Kerala Kakophonies

Kiarna went for her first Kerala wedding reception. Very odd. Both bride and groom live in England. Both bride and groom’s families live in England. For many years now. And they’re in Kottayam in what is an exotic and alien culture to their kids. Hopeful me thinks, ‘ah roots..’ Cynical me thinks, ‘hmph just so that they can show off. Status and all that sort of thing’. Maybe I should just stop thinking.

The reception was at the aptly named Windsor Castle. While the original castle is grey and short and looks like a castle, this one is white and tall and looks surprisingly like a hotel. As we entered the general ‘heritage’ looking reception area we saw all the priests sitting at a special table and eating away. They looked like white pigeons with their cassocks pecking away at their food. If a bishop came it would’ve been a purple pigeon. If it was a Syrian bishop probably he would look like a crow. I’m rude.

Weddings in Kerala are too many a piece in this season. All the Gelf mals will arrange a wedding with the US mals and the Uk mals will arrange something with the bangalore mals. And so they swoop down on their ‘homeland’ much to irritation of all the young ones concerned.

‘Mone arriyamo?’ Is the oft repeated question. Son do you know me? Nope uncle don’t know you from Adam, Kurien or Varghese. Your dad’s 3rd cousin’s wife’s dog’s brother’s owner’s brother-in-law who lives down the road. Baa Baa.

These Christian weddings are very funny. Most likely the UK born and brought up couple will barely understand the service, though now the relevant portions are now in English. Of course, if a relative wants to sing or play in the service it has to go through various committees and even with permission at the last moment you could be banned. I was prevented from entering the cathedral with a guitar. My brother shouted at the hapless peon, but ah well… what could he do? It was a huge scandal that I played on the Cathedral organ for my own brother’s wedding. One bride’s sister was singing a song and the bishop made his late grand entrance with his topi and everything. My father who is a priest was playing the keyboard and he was poked in the arm with the question,’when will this singing stop’?

The presence of the bishop is very important at these weddings. Somehow it gives that grand touch I suppose. Kind of an expensive human decoration. (Sorry grandpa, not you.) That’s just how it feels. It’s funny how we elevate ordinary human beings to positions where we worship them. My fun friend VA Philip reached out to a bishop and shook his hand, saying ‘hi!’ and the bishop jovially replied ‘hi!’ but the crowd was scandalised. Some of these bishops hold it together while others insist on their churching buying them the latest Mercedes Benz.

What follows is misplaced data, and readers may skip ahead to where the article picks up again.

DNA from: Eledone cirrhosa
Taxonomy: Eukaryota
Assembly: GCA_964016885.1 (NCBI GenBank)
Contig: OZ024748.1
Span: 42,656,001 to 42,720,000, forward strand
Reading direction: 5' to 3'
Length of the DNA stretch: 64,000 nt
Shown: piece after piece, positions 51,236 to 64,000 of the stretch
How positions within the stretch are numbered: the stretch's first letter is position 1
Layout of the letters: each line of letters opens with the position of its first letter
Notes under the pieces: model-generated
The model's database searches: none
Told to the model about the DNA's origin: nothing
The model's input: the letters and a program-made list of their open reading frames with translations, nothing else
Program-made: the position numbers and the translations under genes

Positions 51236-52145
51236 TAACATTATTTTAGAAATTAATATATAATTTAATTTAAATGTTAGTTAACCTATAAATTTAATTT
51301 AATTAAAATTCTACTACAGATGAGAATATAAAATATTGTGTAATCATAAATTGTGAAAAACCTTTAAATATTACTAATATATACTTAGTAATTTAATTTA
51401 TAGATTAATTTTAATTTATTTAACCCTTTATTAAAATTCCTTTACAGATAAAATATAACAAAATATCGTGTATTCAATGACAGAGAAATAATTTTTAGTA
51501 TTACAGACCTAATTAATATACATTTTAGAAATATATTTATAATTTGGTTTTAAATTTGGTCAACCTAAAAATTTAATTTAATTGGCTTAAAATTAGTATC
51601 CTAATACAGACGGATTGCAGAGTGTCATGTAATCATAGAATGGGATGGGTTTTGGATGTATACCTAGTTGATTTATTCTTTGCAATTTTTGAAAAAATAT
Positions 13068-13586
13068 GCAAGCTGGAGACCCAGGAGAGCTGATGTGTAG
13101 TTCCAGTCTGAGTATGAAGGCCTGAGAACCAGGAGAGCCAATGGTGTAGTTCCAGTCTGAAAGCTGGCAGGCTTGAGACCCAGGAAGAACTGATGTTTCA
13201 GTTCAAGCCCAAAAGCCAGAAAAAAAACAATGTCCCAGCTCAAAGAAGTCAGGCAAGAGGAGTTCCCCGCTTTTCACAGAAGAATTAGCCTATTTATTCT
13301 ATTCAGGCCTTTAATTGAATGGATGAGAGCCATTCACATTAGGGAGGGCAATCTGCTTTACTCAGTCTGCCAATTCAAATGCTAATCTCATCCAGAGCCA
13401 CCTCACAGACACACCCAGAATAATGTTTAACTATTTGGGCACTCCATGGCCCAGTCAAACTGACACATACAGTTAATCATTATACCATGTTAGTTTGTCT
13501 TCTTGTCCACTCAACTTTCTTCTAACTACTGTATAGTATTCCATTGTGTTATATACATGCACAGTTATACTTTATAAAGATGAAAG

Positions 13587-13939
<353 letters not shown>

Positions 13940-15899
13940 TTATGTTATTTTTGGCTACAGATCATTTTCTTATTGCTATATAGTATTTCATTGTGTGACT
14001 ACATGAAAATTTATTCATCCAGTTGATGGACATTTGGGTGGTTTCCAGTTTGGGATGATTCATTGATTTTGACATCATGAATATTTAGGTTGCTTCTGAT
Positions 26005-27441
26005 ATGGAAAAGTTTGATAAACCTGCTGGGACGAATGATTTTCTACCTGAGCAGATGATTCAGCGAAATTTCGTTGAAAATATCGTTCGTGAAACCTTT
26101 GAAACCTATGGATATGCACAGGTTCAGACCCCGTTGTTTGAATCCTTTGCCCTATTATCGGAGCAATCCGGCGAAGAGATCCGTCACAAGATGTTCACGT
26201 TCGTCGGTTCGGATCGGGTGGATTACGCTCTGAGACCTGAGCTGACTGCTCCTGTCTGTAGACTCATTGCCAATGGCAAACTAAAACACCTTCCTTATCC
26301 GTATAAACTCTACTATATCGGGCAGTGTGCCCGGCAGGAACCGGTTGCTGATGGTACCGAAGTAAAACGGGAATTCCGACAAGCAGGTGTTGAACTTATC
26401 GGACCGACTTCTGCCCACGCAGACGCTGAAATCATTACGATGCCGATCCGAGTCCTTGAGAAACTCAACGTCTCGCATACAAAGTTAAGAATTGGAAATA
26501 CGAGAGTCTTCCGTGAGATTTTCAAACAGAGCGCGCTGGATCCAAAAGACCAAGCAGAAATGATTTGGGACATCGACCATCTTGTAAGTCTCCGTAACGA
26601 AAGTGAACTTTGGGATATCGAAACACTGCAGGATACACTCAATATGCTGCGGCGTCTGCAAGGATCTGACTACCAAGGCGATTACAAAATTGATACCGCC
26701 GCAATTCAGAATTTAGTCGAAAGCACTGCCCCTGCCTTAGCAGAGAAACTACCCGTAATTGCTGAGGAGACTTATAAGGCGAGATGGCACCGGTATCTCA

I’m glad I didn’t get married in Kerala.

Christmas Cheer

My thoughts on Christmas range from cynical to cheesy sweet. So in order to avoid confusion I resort to (in the words of a preacher) “beautiful thoughts from the heart of sunil, reaching to your heart, in moments of quietness…”.. Groan! The sweetness of it all!

Who came to visit Jesus before the Wise Men? The X-Men!

Santa Claus is known as the patron saint of thieves. Is it because he is known as St. Nick?

Christmas cakes in Kerala are very musical because of the I-sing on them.

People are never content. Every Christmas they want a crib.

From Goodness Gracious Me: The Wise Men actually were from India, which is proven by the song, ‘We Three Singhs of Orient are…’

My real Christmas thoughts sometime later…

Kiarna’s first Christmas! Last Christmas we found out she was on her way. And now we have this gurgling little package.

Cherry MissMass Everyone!

I’m out…

only for a fortnight, and we’re only 2 days in and my daughter is all smiles and gurgles. It’s great to be out of that hole that they call an IT city.

where dust is our fresh air
machines our nature’s sound,
where roads kill,
the back, the person and her soul,
the sky, brown and cold,
the jam, thick and steaming
the nightmare called Bangalore.

why am I still here? Lot of people I love and cherish are here. That’s it. If all of us could just move to the hills… *sigh*

I’m glad

I’m glad…

. . . . . . . you’re born
. . . . . . . you’ve 10 toes
. . . . . . . you cry
. . . . . . . you sleep
. . . . . . . you awake
. . . . . . . you smile

I’m sorry…

. . . . . . . you cry
. . . . . . . you fall
. . . . . . . you hurt
. . . . . . . we fail you

I hope…

. . . . . . . you laugh lots
. . . . . . . you paint
. . . . . . . you sing
. . . . . . . you dance
. . . . . . . you’ll be honest
. . . . . . . you’ll be real
. . . . . . . you meet Jesus
. . . . . . . . . . . . . and play with him
. . . . . . . . . . . . . . . . . . . . . . . in the garden
. . . . . . . . . . . . . . . . . . . . . . . . . . . . outside the tomb

I’m famous

The other day my name came in the paper. I wrote against a review which was very unfavourable against the Jonas Hellborg concert. The paper published my letter and a steamed up response. Here it is.

Jazz reviews